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                       DUPONT CIRCLE VILLAGE
                                 Business Plan
                                 (revised 6-9-08)

The 4-15 iteration reflects the initial draft done by Abigail, Marilyn and Dorothy, a following
expansion by Gerry and now, this enhanced version by Abigail and Peggy with infusion from Iris
on Marketing, comments from Judy W, Roberta Milman, Gerry, Marilyn Newton, Mary Braden
as well as using the Beacon Hill Village’s Village Concept: A Founders’ Manual

4-27-08 includes input from Dorothy Williams, Marilyn Newton, Bradley Runyon, Gerry
Schwinn, Mary Braden.

6-9-08 includes changes to VI. Management and Organization Section reflecting 6-4-08 Planning
Group meeting.

                                                             DUPONT CIRCLE VILLAGE
                                                                                  Address Line 1
                                                                                  Address Line 2
                                                                       Washington, DC ZIP Code

   Table of Contents

   I.      Executive Summary
   II.     General Description
   III.    Products and Services
   IV.     Marketing Plan
   V.      Operation Plan
   VI.     Management and Organization
   VII.    Start-up Expenses
   VIII.   Appendices
Page 2 of 16
                                                                                Page 3 of 16

                                 I. Executive Summary

Dupont Circle Village is a neighborhood non-profit enterprise within Dupont Circle in
Northwest DC. Its goal is to provide realistic and cost-effective options for residents who
wish to remain in houses and apartments as they age. This enterprise is a hybrid of an
elderly cooperative, a recreational club, a reference library and a concierge service which
will enable members to find a reliable plumber, get a ride to the grocery store or doctor’s
office or arrange for home health care. DCV also aspires to offer physically, mentally and
socially stimulating activities including trips to museums, restaurants and adult classes.

The organization is managed by an Executive Committee who hires the Administrative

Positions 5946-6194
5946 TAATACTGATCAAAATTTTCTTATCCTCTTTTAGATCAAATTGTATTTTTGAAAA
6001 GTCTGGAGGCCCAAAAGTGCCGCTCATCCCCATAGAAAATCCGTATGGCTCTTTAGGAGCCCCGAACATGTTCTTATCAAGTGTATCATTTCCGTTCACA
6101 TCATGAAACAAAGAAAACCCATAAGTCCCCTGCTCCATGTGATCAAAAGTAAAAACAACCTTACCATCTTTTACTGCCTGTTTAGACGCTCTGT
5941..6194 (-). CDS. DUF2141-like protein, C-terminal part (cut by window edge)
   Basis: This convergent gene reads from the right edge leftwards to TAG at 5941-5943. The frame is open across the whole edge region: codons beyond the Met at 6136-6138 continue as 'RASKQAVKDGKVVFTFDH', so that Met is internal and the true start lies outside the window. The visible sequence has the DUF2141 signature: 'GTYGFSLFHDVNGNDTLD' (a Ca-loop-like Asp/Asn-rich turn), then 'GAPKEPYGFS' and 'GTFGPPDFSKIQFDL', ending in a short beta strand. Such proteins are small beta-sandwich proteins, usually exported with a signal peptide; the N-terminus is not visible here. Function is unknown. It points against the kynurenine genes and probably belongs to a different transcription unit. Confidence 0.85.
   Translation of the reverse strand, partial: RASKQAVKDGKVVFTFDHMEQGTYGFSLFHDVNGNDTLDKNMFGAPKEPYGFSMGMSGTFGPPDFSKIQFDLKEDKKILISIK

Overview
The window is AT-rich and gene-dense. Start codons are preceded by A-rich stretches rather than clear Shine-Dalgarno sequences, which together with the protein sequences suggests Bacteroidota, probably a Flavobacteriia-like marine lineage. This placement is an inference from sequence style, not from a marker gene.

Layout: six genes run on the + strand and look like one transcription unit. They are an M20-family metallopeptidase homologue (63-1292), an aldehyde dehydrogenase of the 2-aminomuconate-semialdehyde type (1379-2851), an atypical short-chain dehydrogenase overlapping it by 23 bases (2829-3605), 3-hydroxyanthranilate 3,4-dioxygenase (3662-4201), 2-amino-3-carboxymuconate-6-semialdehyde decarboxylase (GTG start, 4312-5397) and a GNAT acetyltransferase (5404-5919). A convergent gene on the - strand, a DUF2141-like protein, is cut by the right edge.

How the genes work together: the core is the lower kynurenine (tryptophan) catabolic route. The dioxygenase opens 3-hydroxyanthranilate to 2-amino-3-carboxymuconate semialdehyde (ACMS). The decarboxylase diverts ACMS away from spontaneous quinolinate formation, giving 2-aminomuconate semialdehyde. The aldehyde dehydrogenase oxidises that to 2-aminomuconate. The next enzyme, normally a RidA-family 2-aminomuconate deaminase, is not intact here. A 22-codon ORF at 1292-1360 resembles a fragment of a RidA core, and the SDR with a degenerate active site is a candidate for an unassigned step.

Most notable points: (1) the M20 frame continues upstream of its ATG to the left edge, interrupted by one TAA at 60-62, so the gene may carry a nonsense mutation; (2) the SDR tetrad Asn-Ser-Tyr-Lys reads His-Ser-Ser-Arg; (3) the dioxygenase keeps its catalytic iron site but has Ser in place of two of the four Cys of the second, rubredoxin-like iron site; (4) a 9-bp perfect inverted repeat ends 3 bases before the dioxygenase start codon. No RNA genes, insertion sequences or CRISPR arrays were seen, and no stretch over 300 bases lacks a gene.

Assistant to oversee requests from residents, access to senior-friendly and vetted third-
party resource providers and creation of a corps of volunteers.
A Board of Trustees, representing pertinent areas of expertise is the governing body for

Funding for the organization is generated by membership dues from residents,
fundraising efforts, donations and grants from local organizations and from the DC
Office of Aging.
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                             II. General Description

Mission Statement:

The Dupont Circle Village is a non-profit neighborhood organization that connects
residents to services that enable them to stay in their homes as they age and face new

Village Goals and Objectives:
The concept of the Dupont Circle Village grew from concerns many people share as they
age: the fear of becoming a burden to their family and friends, the difficulty in
continuing to do routine but vital household tasks, as well as questions about coping with
short-term or more serious health care needs at home. Our goal is to enrich and make life
easier for community members. Areas of assistance range from providing transportation,
running errands, and making referrals of reliable third-party suppliers. A corps of
volunteers responsive to the various needs of members, with the help of an administrative
staff person, forms the operational core of the organization.

Business Philosophy:
DCV strives to be a resource to help a large and growing number of over-50 neighbors